Spotlight On: Peter Gallo, President, MRCC (Mahwah Regional Chamber of Commerce)

Spotlight On: Peter Gallo, President, MRCC (Mahwah Regional Chamber of Commerce)

2021-12-29T15:51:32-05:00December 29th, 2021|Economy, North & Central Jersey, Spotlight On|

MRCC Peter Gallo

2 min read December 2021 — The Mahwah Regional Chamber of Commerce recently rebranded itself as MRCC to reflect its wider impact in North Jersey, both geographically and economically. Leveraging flexible communication with impactful resources will be critical to the county’s economic recovery, President Peter Gallo told Invest:. “It will be a pivot but growth will return, especially for those who were able to adjust,” Gallo said. 

What strategies and lessons learned has the Chamber used to grow in the past year?

Like most businesses, we had to pivot. We’ve rebranded to MRCC because we represent 92 communities in multiple counties spanning 2 states and we didn’t want to scare people away who weren’t from Mahwah. We used to have a lot of in-person events but with the pandemic we had to do more small-sized remote events and so networking became more challenging. We have a number of large members, such as M&T Bank, TD Bank and Konica Minolta, but at least half our membership are small local businesses that are really struggling to get by and so we had to cater to both and come up with new events members wanted to attend.

Did you have to use different strategies to reach out to members, and do you see these continuing into the future?

Our communications shifted gears from providing networking opportunities to information dissemination. We became a resource for compiling information so members had it at their fingertips. When businesses applied for a PPP loan, we were sure to promote member banks. Times have changed but we still have to be there for our members to help them grow. A lot of those are smaller organizations.

What challenges and opportunities has MRCC been experiencing?

People are tired of being at home and want to get out. Recently, we had a golf outing to support local organizations and it was our largest outing in years. The challenge is still there to bring back members we’ve lost during the pandemic, to remind them that we’re a valuable resource. We’ve found that a lot of businesses are relocating from New York. If you no longer need the office space or address, moving here is a lot cheaper. Businesses are shifting to a more local mindset than the city can offer and many local businesses have successfully pivoted to embrace more e-commerce. Some businesses had to close down, many more struggled, but others had their most profitable year ever and much depended on how well you could pivot. This may be specific not to an industry but more of a mindset.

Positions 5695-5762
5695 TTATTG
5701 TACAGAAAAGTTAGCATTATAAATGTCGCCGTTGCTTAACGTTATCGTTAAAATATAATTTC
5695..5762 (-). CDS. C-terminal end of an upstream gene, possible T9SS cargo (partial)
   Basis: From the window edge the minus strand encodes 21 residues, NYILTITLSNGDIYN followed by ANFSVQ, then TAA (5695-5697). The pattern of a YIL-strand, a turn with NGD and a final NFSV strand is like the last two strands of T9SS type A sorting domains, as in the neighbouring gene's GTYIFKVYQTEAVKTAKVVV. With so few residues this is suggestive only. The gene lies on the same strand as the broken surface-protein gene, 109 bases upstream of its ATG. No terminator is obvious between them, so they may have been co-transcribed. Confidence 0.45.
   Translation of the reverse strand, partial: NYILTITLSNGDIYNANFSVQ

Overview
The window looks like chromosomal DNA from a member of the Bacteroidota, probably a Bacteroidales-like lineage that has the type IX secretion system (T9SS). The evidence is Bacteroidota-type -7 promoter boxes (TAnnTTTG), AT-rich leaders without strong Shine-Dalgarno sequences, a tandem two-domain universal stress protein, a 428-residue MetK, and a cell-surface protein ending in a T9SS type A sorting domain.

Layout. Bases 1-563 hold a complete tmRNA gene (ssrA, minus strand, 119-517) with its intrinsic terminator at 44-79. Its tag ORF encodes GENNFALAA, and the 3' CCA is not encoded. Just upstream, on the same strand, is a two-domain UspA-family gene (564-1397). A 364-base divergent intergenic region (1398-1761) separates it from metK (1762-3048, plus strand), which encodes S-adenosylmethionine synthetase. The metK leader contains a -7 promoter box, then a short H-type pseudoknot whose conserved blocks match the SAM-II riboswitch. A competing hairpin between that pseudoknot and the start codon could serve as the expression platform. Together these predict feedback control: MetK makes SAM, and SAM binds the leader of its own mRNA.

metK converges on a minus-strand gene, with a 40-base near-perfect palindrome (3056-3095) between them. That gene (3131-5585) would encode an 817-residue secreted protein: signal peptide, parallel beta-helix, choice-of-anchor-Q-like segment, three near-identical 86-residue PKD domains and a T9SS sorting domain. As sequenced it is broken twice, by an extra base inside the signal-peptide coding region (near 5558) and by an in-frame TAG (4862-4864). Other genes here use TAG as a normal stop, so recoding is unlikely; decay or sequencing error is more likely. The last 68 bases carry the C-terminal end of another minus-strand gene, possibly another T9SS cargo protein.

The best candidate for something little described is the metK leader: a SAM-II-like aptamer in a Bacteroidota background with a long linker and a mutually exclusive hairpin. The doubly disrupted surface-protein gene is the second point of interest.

Is there any legislation or regulations that you’re following that would affect the chamber or North Jersey?

The governor put in a new law outlawing plastic bags, so that’ll shift how a lot is being done in small retail. This is about sustainability, allowing people to bring their own reusable bags. They’ve given us over a year to plan on it and so some members will capitalize on it as a marketing opportunity. I think we’ll all adapt.

What are the challenges small businesses are facing right now in North Jersey?

Employee shortage is definitely a challenge. Everywhere I look, businesses have help wanted signs. There’s a shift in the mindset of the workforce, whether they want to work from home or make more money or change careers. Construction has had issues with increasing lumber prices earlier in the year. Just getting parts either to provide to customers or service equipment, that was also difficult. But with all the changes, people are more understanding of the delays.

Is the Chamber doing anything to help members with workforce issues?

We want to get members together and share resources. It’s not just about handing out your business card, it’s all that knowledge you can share. We have two active subsets of the Chamber, the Women in Business Initiative (WIBI) and the Young Professionals Network (YPN), who have the opportunity to network and to learn from like-minded people going through their own trials and tribulations at any level of experience.

What are your priorities going forward?

We want to bring struggling members who’ve left back into the fold and provide existing members new value, such as training and more ways to gather. If chambers of commerce don’t pivot, then people won’t be interested anymore. It’s not your father’s chamber of commerce. We’re young and active and here to help members succeed. It will be a pivot but growth will return, especially for those who were able to adjust. We’re looking for prosperity in these markets. 

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